It’s been nearly 4 years since Steve Jobs originally announced and demoed iBooks on the original iPad, marking Apple’s first steps into the eBook market — ones that’s cost Apple a DoJ lawsuit. iBooks is a great iOS eBook app, one backed by an extensive library of titles and great support for DRM-free ePub and PDF eBooks. The only thing that’s kept many of us from switching to iBooks for our book purchases is that there’s no way to read iBooks books on a Mac.
That ends today. With OS X Mavericks’ release, iBooks for Mac is finally a reality. It’s a best-in-class eBook app, though surprisingly is far less integrated into OS X than we would have expected.
Private journals are a much better way of venting your frustration than Twitter. Studies have proven this. (Okay not really.) This explains Day One’s success. The thing is, there aren’t that many quality journaling options available on the Mac. I reviewed Capture 365 Journal — a nice-looking alternative — about a year ago and found it to be less than satisfactory compared to Day One. Is there no hope for a Day One stand-in? I think I’ve found one, actually.
Its name is Bits, developed by the people who brought you Numi. It lives up to its very short name, and I’d go so far as to call it the smallest journaling app available on the Mac. It’s very minimal in appearance, but the developers have given it a unique strength: blog integration. Could this tiny app be the basic digital journal we’ve always wanted? (more…)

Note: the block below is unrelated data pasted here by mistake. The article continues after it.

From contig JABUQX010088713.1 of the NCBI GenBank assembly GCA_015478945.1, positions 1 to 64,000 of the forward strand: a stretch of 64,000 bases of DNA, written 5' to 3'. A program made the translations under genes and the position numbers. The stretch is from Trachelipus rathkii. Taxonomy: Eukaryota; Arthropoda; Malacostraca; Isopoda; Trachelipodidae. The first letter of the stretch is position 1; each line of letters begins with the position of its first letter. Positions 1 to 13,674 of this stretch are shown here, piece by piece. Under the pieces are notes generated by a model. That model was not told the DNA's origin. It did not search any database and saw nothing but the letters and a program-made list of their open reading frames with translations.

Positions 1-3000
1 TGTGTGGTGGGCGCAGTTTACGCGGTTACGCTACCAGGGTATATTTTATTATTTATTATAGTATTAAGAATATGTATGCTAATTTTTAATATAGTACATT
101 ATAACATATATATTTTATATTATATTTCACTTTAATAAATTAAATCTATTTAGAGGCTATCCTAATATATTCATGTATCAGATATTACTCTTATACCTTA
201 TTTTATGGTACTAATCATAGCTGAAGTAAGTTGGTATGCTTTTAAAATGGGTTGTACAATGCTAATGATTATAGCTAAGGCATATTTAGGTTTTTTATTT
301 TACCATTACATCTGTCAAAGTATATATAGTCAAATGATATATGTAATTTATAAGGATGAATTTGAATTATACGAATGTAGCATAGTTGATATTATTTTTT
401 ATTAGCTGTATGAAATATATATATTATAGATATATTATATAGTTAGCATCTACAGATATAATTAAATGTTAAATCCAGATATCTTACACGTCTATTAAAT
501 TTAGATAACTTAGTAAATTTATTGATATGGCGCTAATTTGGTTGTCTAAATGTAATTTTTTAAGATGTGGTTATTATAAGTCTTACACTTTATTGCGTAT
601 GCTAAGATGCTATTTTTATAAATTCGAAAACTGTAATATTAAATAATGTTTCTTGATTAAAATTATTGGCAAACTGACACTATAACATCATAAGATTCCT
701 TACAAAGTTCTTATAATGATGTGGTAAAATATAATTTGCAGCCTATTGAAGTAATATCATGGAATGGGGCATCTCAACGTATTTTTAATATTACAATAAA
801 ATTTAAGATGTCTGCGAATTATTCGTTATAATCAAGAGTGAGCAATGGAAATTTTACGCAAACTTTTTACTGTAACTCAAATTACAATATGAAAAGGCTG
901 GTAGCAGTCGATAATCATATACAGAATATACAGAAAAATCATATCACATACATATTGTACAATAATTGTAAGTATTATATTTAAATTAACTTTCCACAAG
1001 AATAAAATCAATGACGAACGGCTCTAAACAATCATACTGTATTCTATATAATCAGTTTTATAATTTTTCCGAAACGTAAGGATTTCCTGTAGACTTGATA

For IT departments and network administrators, keeping track of all the Macs on a local network can be a tricky business. Apple’s Remote Desktop app, one that hasn’t been updated in years, is showing its age. Keeping track of all the Macs on a local network, along with software they’re running, can often descend into a poorly-kept and rarely-updated spreadsheet.
Network Inventory Advisor provides some useful reporting tools to keep track of all the Macs on your local network. Combine its ease at which you can add new Macs to the app with some genuinely useful reporting tools, you’re left with an app that every network admin needs to check out.
When it comes to music, I thoroughly enjoy listening to new music that I’ve never heard of before, especially when most of what makes up so-called popular music is X-Factor cast-offs or pop groups that have been so obviously manufactured you can still see the welding joints. Now, before you start throwing the F-word my way, by which I mean “flannel”, there are plenty of popular music acts that I enjoy listening to. Unfortunately, there’s only so many times I can enjoy the angelic tones of Miley Cyrus before I begin to crave something more, something different.
JamStation is a music discovery app for the online service Jamendo, providing a radio-like way of listening to new music. While basic, it delivers on its singular promise of providing you access to new artists.
AirPlay is built into iOS and OS X these days, making it simple to mirror anything on any of your devices to your Apple TV. Oddly, though, there’s no built-in way to steam your iOS screen to a Mac using AirPlay, even though the 27” iMac might as well be a TV at that size.